WHEN JENSEN HUANG cofounded NVIDIA, in 1993, he focused on a single niche: building powerful computer chips to create graphics for fast-moving video games. As the company went public in 1999 and grew through the 2000s, video games remained its growth engine—but even back then, Huang, a Taiwanese immigrant who studied electrical engineering at Oregon State and Stanford, could see a different path forward. Data scientists were beginning to ask computers to perform much more sophisticated calculations more quickly, so NVIDIA began spending billions of dollars on R&D to create chips that would support artificial intelligence applications. By the mid-2010s its AI-focused chips had come to dominate this nascent market, showing up inside autonomous vehicles, robots, drone aircraft, and dozens of other high-tech tools. One look at NVIDIA’s stock chart shows how this bet has paid off: From late 2015 to late 2018, the company’s stock grew 14-fold—a performance that puts Huang, 56, in the top spot on HBR’s list of best-performing CEOs in the world this year.
Huang is a new face at #1, but he’s no newcomer to the list: He ranked #2 in 2018 and #3 in 2017. (Last year’s top performer, Pablo Isla, of the Spanish retailer Inditex, moved from CEO to chairman, taking him out of consideration for 2019.) That consistency is typical of our list. Unlike rankings that are based on subjective evaluations or short-term metrics, it relies on objective performance measures over a chief executive’s entire tenure—and these “career numbers” tend to hold steady. It’s no surprise, then, that 65 of last year’s CEOs reappear this year.
They do so despite a change in our methodology. Since 2015 our ranking has been based not only on financial performance but also on environmental, social, and governance (ESG) ratings. For the past four years we’ve weighted ESG scores to account for 20% of each CEO’s final ranking. This year we tweaked the formula, increasing that share to 30%. (See “How We Calculated the Rankings.”) The shift reflects the fact that a rapidly growing number of funds and individuals now focus on far more than bottom-line metrics when they make investment decisions. One sign of this changing sensibility: In August 2019, 181 U.S. CEOs who are members of the Business Roundtable signed a statement affirming that the purpose of a corporation is to serve not just shareholders but four other groups of stakeholders: employees, customers, suppliers, and communities.
The change in ESG weighting did create one casualty: Amazon CEO Jeff Bezos. On the basis of financial performance alone, Bezos has been the top CEO every year since 2014. However, he failed to make this year’s list owing to Amazon’s relatively low ESG scores. According to Sustainalytics, one of two ESG data firms that assist HBR with its ranking, those scores reflect risks created by working conditions and employment policies, data security, and antitrust issues.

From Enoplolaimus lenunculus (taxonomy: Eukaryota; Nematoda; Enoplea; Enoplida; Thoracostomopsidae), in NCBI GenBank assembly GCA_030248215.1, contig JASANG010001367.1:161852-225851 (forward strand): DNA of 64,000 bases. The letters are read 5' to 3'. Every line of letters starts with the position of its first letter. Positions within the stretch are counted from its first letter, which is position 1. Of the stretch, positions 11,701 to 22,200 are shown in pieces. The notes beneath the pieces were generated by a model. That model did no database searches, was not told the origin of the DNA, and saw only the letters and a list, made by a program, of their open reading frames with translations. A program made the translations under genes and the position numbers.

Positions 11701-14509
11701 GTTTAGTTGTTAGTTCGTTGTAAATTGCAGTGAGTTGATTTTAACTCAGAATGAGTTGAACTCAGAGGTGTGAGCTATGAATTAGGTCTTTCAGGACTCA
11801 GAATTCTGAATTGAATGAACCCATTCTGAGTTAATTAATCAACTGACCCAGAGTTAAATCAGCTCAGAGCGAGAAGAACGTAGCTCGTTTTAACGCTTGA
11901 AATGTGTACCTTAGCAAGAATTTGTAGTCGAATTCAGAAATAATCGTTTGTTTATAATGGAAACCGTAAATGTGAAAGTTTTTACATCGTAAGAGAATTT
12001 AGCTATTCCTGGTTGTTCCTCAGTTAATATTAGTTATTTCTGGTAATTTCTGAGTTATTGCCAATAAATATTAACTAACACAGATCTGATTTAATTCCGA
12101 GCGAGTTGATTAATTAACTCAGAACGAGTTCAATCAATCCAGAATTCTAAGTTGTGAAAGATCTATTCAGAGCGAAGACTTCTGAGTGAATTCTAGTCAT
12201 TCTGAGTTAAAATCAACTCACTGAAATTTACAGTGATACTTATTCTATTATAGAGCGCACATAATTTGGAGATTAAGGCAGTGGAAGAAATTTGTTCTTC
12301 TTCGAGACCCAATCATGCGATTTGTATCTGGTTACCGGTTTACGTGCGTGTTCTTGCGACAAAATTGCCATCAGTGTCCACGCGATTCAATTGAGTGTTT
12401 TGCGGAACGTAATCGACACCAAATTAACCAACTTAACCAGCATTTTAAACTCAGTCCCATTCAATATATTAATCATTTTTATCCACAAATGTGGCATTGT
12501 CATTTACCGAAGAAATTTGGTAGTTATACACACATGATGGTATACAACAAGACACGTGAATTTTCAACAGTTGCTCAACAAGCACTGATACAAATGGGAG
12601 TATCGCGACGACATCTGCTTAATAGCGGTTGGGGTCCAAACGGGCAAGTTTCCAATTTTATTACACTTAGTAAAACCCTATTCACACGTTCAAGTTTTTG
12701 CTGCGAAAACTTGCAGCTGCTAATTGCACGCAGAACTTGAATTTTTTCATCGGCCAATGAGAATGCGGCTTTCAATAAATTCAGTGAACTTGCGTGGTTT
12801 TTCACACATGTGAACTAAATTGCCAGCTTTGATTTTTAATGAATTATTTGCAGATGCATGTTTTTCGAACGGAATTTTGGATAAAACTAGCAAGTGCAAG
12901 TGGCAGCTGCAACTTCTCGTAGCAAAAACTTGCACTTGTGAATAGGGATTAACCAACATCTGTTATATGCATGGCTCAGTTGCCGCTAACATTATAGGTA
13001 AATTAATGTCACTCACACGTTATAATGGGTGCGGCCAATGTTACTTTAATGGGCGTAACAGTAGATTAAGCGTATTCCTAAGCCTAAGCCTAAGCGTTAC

As in past years, women are underrepresented among the 100 leaders. The 2019 list does bring a small measure of good news, however: Four female CEOs made the ranking (all are in the top half), up from three in 2018 and just two in prior years. Each year when HBR publishes this list, some readers protest the paucity of women; each year we respond by saying it’s the result not of the performance of female CEOs but of how few women serve in the role—a phenomenon we, too, find regrettable.
The CEOs who appear in the following pages display remarkable longevity—and illustrate how happy boards are to allow a high-performing leader to stay in the job for many years. The CEOs of the S&P 500 have an average tenure of 7.2 years; in comparison, HBR’s best-performing CEOs have been in the job 15 years, on average. (Our methodology, which excludes CEOs with less than two years’ tenure, may be a factor in why that number is so high.)
The articles that follow the ranking examine this long tenure through different lenses. The recruiting firm Spencer Stuart discusses the results of a data-driven study that reveals a common pattern in how CEOs perform according to their tenure. Among its findings: Those who perform well enough to survive into their second decade on the job tend to experience a period of above-average performance—something many of the CEOs on HBR’s list are currently enjoying. And Bill George, a Harvard Business School professor who spent a decade as the CEO of Medtronic, argues that many CEOs linger too long because they can’t find the right time to retire and can’t conceive of what they’ll do next. He offers a road map for approaching both questions.
For now, however, investors in the companies whose CEOs rank this year will hope that Huang and the others stay in place—and keep right on performing.
On average, they became CEO at age 45 and have been in office 15 years.
4 are women, up from 3 last year.
87 are insiders, unchanged from last year.